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The Habitat for Humanity of Española and Los Alamos is looking for its next homeowner.
Yvonne Maestas, director of operations, said the newest home will be located on N.M. 30, which runs through the Santa Clara Pueblo.
This will be the eighth Habitat for Humanity house, Maestas said.
The seventh home was able to be occupied just before the holidays.
Habitat for Humanity offered the new home owner a great gift.
“The wonderful thing about Habitat is we build homes with families or individuals and that’s certainly nothing like a typical home construction and that is part of why the home is so inexpensive,” Maestas said.
“It’s so exciting to see the homeowners’ mortgage be typically half of what they paid in rent. They paying back exactly what it cost to build the home. It’s a 30 year mortgage so the payments are always affordable,” she said.
Other Habitat for Humanity Houses are cropping up throughout the state.
For instance, eighth Habitat for Humanity home in San Juan County was dedicated Saturday morning to the family who will soon be calling it home.
Beverly Charley and her daughter, Kiara,9, will move into the new home on Yucca Avenue once the city issues the location an occupancy permit, which was expected to be finalized this week.
“Because of her military service, and that she had no place other than her mother’s floor to live for a couple years, there was no question that (the Charleys) were the right choice,” said Joe Morris, the president of the board of trustees for Tres Rios Habitat for Humanity, the San Juan County chapter.
The 1,400 square-foot, three-bedroom, two-bathroom home took nearly 18 months to complete with the help of about 150 volunteers.
The home cost about $50,000 to build and was appraised at $120,000, Morris said.
“It’s just mind-boggling to see the amount of work that gets done,” Morris said. “It really makes you proud of the people you live with.”
The Charleys will be the second family on the block living in a Habitat for Humanity home.
In order to be considered for a Habitat for Humanity home a family must make less than 50 percent of a community’s median household income.
After a committee selects a family to occupy a Habitat home, the household members have to put in at least 200 hours of service on the home construction and pay a reduced rent, of about $450 per month, to live in the home, Morris said.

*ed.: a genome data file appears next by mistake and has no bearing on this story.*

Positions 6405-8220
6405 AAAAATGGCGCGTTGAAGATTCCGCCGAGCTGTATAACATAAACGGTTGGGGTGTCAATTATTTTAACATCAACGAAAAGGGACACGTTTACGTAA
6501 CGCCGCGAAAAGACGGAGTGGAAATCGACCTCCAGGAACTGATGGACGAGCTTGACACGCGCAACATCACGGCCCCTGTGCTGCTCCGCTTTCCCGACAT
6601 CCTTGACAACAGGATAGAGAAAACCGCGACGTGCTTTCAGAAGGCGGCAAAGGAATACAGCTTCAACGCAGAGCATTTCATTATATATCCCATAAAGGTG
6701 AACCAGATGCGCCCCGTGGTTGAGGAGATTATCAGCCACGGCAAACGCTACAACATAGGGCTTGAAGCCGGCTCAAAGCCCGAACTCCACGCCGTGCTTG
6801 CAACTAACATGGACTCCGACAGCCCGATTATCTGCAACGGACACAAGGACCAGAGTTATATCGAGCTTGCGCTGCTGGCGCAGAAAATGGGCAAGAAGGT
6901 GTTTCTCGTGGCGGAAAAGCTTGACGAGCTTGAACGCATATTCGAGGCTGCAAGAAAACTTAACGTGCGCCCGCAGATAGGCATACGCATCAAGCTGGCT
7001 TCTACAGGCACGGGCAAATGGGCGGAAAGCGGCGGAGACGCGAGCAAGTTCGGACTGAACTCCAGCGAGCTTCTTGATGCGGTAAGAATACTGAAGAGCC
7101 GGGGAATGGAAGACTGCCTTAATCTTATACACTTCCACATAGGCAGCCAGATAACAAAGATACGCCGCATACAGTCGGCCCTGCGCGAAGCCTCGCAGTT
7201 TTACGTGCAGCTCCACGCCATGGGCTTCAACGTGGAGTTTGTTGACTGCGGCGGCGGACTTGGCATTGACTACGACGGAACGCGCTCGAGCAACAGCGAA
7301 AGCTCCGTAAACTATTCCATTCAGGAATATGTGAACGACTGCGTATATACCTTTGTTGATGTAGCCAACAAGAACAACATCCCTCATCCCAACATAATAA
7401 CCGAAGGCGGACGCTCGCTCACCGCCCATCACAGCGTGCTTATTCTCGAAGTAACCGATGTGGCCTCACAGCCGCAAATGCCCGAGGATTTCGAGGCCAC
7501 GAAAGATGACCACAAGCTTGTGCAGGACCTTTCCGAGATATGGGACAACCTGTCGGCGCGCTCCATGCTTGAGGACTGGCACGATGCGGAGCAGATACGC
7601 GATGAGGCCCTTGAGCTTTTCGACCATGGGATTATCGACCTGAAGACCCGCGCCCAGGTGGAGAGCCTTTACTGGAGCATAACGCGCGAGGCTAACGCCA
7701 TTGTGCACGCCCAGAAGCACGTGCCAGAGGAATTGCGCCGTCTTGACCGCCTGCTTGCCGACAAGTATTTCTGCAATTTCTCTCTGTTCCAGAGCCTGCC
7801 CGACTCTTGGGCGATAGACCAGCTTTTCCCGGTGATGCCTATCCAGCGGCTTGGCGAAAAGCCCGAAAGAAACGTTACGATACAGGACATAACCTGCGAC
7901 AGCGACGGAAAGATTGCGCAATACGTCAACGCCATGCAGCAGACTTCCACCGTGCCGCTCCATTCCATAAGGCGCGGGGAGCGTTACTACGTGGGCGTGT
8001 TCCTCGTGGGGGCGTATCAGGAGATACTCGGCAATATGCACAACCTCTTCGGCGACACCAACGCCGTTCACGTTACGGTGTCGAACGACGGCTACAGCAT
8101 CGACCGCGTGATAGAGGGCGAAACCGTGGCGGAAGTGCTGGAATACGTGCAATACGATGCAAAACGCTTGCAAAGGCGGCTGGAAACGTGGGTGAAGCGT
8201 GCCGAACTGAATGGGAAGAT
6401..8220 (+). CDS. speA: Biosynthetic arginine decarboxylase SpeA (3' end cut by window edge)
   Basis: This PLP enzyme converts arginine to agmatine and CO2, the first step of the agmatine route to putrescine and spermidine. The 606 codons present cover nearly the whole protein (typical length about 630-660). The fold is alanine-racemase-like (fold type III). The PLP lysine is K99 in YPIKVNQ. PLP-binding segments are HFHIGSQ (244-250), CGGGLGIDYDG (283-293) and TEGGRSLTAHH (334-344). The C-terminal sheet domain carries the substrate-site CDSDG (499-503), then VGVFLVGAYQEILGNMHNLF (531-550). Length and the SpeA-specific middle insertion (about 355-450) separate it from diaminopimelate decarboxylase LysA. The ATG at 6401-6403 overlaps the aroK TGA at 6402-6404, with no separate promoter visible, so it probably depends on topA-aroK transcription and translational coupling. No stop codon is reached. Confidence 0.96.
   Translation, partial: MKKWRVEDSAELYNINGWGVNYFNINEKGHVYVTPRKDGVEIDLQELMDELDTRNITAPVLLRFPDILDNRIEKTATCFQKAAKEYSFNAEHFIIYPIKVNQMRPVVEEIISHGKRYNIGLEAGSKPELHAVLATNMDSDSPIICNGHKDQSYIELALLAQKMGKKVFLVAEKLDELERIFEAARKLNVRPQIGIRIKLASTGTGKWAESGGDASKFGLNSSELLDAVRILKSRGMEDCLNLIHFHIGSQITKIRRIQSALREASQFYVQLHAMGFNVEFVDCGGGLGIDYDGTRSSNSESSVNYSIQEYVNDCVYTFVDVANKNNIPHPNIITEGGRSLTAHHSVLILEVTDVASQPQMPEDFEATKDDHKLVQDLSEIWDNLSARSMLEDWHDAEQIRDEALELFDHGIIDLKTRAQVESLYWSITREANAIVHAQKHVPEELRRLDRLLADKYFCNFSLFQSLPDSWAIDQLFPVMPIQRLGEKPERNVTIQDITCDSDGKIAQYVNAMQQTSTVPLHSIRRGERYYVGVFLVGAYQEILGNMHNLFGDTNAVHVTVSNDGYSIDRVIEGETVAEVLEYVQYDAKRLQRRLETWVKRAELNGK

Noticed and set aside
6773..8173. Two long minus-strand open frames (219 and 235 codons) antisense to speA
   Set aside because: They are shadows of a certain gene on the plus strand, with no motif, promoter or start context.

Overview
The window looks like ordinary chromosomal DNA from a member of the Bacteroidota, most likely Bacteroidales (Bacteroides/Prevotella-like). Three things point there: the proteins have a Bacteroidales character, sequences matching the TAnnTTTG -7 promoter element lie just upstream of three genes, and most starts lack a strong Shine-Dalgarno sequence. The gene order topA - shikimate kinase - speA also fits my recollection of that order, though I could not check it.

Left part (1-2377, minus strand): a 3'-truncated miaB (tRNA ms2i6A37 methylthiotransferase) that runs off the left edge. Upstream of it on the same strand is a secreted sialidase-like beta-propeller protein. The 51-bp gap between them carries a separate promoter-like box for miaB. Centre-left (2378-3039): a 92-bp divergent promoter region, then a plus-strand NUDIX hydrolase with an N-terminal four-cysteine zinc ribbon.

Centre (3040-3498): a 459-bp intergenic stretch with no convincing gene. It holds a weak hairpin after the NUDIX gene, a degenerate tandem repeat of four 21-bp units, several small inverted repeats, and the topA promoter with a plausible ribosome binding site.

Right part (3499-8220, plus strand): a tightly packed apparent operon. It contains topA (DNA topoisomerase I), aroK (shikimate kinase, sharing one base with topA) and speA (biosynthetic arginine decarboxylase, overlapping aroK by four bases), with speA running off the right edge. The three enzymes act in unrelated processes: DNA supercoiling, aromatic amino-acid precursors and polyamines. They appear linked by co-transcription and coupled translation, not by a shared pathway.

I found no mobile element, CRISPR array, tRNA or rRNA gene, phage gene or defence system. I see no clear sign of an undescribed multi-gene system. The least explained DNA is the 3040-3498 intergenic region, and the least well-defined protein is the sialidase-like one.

Charley put in more than 350 hours of work to help complete the house, said construction leader Bill Brandon.
“I tried not to miss a day,” Charley said. “I figured if they could be here I could be here myself.”
Charley works for the New Mexico Department of Veterans Services where she helps returning veterans find resources and employment.
“We’re so used to being in a confined space,” Charley said. “Now (Kiara) has a room to play with her toys.”
Kiara was particularly cheery at the dedication ceremony as she passed out cake to the 40 or so volunteers who stopped by the see the finished projected.
“I’m Kiara and this is my house,” she said while introducing herself to the visitors.
Brandon said the plot of land the Charley house sits on was the final land parcel the local Habitat for Humanity owned. The organization is currently looking to purchase or be given land for the next home site.
And when the organization starts building a new home, it will have another volunteer.
“I’ve never seen so many people come together as one ... I want to be part of the next house,” Charley said. “This house will give us new dreams to fulfill.”
For more information about, call the local Habitat for Humanity office at 505-747-2690.
EDITOR’S NOTE: The Associated Press contributed to this report.